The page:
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Remote Resilience: Building Community During Distance Learning

How one area school is adapting social-emotional learning for online instruction

Published on: September 30, 2020

Young girl wearing headphones and viewing content on a tablet computer

Editor's note: This article was sponsored by the The Bear Creek School

The start of a new school year is always a simultaneous source of excitement and anxiety. Kids worry about making friends at recess and fitting in. This fall, kids who have been socially distancing for the better part of a year need social contact and emotional support more than ever. And with most schools operating remotely, parents and teachers are just as anxious as the students.

As the middle school dean of students at The Bear Creek School in Redmond, Nathan Pettit works to create a sense of community among students at the beginning of every school year. But like the rest of us, this year he has had to innovate in response to the pandemic, adapting what he knows about social-emotional learning (SEL) into something that works online.

A recipe for resilience

SEL teaches kids real-life skills, such as empathy, emotional regulation and executive function. Decades of research confirm that time spent on SEL in the classroom also supports academic success (and professional success, in the long run). Students develop a sense of purpose, and with and through it, resiliency. And resilience is crucial if kids are to thrive this year.

Two important building blocks of resiliency are the feeling of belonging to a strong community and having a sense of purpose. “For Bear Creek, SEL is important because we seek to help each student become a person of wisdom, compassion and courage,” says Pettit.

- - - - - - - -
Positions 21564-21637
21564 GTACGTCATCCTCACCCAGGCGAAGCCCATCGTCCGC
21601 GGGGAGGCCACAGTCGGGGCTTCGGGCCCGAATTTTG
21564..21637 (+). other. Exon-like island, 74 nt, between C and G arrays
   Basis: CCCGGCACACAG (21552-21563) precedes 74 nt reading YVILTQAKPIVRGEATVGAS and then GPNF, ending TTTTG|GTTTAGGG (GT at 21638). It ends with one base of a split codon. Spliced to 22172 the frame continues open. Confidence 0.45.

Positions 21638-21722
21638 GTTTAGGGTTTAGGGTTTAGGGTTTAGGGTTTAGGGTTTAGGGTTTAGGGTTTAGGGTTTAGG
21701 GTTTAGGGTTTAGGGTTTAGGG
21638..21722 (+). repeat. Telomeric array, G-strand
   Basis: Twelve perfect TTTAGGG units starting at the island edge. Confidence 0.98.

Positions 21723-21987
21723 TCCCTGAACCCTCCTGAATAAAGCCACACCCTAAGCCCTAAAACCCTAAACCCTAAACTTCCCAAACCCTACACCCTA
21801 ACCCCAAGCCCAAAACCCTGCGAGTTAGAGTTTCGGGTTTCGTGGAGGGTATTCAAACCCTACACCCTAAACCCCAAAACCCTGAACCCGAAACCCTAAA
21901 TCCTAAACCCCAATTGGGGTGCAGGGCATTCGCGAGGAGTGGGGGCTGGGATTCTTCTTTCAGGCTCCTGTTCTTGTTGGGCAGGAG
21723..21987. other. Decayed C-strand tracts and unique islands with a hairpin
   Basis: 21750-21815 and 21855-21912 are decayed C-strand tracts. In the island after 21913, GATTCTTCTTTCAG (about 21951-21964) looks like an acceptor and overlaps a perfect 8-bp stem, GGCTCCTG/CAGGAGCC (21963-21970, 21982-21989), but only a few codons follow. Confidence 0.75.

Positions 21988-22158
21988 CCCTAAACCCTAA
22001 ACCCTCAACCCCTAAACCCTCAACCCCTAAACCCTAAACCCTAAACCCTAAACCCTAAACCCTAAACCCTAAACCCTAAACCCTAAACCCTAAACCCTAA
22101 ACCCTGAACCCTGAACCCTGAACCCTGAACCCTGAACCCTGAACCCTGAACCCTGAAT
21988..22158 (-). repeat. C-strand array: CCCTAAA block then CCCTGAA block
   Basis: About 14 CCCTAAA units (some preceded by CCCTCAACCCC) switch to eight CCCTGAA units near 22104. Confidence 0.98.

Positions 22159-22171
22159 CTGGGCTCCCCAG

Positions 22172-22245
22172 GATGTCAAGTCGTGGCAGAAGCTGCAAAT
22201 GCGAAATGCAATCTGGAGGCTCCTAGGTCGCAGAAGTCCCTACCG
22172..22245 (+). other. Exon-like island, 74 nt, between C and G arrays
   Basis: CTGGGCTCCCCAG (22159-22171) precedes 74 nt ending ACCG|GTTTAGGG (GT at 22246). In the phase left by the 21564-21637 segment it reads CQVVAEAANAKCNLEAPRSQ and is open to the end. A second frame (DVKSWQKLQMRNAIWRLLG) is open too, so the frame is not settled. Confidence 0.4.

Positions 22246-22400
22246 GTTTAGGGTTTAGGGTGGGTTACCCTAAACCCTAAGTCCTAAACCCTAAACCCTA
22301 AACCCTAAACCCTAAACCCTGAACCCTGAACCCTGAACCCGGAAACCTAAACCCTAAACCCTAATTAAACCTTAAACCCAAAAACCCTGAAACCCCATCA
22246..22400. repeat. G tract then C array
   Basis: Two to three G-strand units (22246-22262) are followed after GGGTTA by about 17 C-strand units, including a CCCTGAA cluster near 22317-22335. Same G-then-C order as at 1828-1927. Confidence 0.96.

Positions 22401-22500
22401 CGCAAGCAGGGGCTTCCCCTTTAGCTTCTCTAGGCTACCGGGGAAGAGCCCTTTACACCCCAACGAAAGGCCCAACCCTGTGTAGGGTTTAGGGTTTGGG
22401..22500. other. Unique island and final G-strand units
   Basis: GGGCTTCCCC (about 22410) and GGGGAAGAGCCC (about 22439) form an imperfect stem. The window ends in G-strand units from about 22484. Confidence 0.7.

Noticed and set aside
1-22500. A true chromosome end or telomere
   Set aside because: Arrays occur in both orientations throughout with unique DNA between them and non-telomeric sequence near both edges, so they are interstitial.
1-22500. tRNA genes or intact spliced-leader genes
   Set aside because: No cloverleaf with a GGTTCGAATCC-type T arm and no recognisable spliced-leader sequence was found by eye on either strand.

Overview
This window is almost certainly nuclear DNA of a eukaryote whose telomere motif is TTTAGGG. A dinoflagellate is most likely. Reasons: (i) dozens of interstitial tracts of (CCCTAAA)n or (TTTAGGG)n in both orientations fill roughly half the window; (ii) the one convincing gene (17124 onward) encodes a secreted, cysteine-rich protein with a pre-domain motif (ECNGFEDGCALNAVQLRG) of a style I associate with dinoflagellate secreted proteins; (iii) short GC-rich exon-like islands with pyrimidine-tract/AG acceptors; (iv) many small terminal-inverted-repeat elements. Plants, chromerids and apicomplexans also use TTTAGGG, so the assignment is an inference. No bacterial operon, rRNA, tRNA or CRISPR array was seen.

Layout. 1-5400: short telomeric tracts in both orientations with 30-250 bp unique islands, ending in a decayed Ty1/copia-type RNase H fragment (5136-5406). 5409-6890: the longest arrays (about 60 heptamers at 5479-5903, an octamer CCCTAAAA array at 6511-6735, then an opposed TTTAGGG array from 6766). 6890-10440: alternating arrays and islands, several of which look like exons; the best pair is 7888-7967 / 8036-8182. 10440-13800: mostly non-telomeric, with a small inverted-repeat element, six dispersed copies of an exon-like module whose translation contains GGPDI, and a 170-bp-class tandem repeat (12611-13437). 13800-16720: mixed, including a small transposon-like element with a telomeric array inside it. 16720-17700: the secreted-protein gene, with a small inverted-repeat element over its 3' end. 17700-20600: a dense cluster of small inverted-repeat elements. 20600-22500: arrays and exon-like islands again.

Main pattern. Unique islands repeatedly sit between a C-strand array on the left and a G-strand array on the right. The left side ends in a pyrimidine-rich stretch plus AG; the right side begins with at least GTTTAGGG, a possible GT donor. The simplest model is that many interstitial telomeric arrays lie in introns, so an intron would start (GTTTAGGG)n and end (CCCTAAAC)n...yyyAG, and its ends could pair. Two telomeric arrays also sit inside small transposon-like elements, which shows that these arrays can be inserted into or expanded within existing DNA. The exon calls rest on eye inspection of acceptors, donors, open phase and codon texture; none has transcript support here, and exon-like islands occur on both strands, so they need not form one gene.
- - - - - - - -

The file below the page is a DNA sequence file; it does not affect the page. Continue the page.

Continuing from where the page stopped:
Building a virtual community

Feeling safe and cared for at school requires strong relationships with peers and teachers that are usually established in person.

“When we pivot to remote learning, we are really carving out significant time for relationship building,” says Pettit. Fortunately, building relationships can be as simple as child’s play.

“I really believe that as people, we connect really well over play,” says Pettit. Games create shared experiences, forming bonds between the players and establishing a level of trust and familiarity that makes deeper conversations possible.

For both lessons and play, smaller groups tend to be more effective, and that’s especially true when interacting online. So, Bear Creek broke classes into smaller cohorts that they hope will eventually unite in the classroom. These cohorts began the year as online teams in a virtual scavenger hunt, solving puzzles and directing their teachers’ movements around campus.

Without the opportunity to bond on the monkey bars at recess, kids — especially younger kids — need their parents to take a more active role in supporting friendships. This is the year to become involved with your child’s class.